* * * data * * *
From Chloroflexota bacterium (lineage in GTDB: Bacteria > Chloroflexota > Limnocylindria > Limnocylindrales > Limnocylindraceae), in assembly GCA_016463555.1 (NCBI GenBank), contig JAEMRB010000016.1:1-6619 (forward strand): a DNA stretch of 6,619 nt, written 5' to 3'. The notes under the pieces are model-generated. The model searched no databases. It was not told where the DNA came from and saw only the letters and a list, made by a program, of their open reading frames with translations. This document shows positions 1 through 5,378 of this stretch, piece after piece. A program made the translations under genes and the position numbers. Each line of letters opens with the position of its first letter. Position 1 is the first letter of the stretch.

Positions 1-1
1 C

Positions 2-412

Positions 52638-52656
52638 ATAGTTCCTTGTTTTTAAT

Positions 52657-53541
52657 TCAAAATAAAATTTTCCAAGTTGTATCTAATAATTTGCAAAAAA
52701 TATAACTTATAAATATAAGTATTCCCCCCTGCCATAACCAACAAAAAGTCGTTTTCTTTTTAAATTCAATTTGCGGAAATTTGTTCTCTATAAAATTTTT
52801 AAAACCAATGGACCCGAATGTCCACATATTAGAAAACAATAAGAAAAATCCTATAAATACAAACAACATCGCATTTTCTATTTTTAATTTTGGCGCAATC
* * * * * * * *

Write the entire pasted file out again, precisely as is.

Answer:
From Chloroflexota bacterium (lineage in GTDB: Bacteria > Chloroflexota > Limnocylindria > Limnocylindrales > Limnocylindraceae), in assembly GCA_016463555.1 (NCBI GenBank), contig JAEMRB010000016.1:1-6619 (forward strand): a DNA stretch of 6,619 nt, written 5' to 3'. The notes under the pieces are model-generated. The model searched no databases. It was not told where the DNA came from and saw only the letters and a list, made by a program, of their open reading frames with translations. This document shows positions 1 through 5,378 of this stretch, piece after piece. A program made the translations under genes and the position numbers. Each line of letters opens with the position of its first letter. Position 1 is the first letter of the stretch.

Positions 1-1
1 C

Positions 2-412

Positions 52638-52656
52638 ATAGTTCCTTGTTTTTAAT

Positions 52657-53541
52657 TCAAAATAAAATTTTCCAAGTTGTATCTAATAATTTGCAAAAAA
52701 TATAACTTATAAATATAAGTATTCCCCCCTGCCATAACCAACAAAAAGTCGTTTTCTTTTTAAATTCAATTTGCGGAAATTTGTTCTCTATAAAATTTTT
52801 AAAACCAATGGACCCGAATGTCCACATATTAGAAAACAATAAGAAAAATCCTATAAATACAAACAACATCGCATTTTCTATTTTTAATTTTGGCGCAATC